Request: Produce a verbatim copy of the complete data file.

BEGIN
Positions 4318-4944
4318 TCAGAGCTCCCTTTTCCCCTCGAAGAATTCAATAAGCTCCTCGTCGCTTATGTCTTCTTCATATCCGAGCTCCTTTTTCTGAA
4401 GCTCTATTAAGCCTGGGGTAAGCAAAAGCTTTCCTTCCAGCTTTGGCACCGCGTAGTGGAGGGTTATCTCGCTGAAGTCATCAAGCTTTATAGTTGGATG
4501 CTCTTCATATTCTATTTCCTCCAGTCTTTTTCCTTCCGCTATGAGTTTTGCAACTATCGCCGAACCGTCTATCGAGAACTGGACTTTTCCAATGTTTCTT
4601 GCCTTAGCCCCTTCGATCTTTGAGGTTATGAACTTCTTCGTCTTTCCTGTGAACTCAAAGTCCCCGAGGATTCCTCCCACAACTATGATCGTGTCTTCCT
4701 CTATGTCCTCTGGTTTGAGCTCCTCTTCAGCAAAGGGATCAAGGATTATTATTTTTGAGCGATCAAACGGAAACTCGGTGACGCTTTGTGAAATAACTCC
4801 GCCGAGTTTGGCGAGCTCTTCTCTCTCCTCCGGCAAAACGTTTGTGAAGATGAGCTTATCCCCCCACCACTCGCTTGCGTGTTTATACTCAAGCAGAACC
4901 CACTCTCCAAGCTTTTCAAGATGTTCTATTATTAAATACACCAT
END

Positions 4318-4944
4318 TCAGAGCTCCCTTTTCCCCTCGAAGAATTCAATAAGCTCCTCGTCGCTTATGTCTTCTTCATATCCGAGCTCCTTTTTCTGAA
4401 GCTCTATTAAGCCTGGGGTAAGCAAAAGCTTTCCTTCCAGCTTTGGCACCGCGTAGTGGAGGGTTATCTCGCTGAAGTCATCAAGCTTTATAGTTGGATG
4501 CTCTTCATATTCTATTTCCTCCAGTCTTTTTCCTTCCGCTATGAGTTTTGCAACTATCGCCGAACCGTCTATCGAGAACTGGACTTTTCCAATGTTTCTT
4601 GCCTTAGCCCCTTCGATCTTTGAGGTTATGAACTTCTTCGTCTTTCCTGTGAACTCAAAGTCCCCGAGGATTCCTCCCACAACTATGATCGTGTCTTCCT
4701 CTATGTCCTCTGGTTTGAGCTCCTCTTCAGCAAAGGGATCAAGGATTATTATTTTTGAGCGATCAAACGGAAACTCGGTGACGCTTTGTGAAATAACTCC
4801 GCCGAGTTTGGCGAGCTCTTCTCTCTCCTCCGGCAAAACGTTTGTGAAGATGAGCTTATCCCCCCACCACTCGCTTGCGTGTTTATACTCAAGCAGAACC
4901 CACTCTCCAAGCTTTTCAAGATGTTCTATTATTAAATACACCAT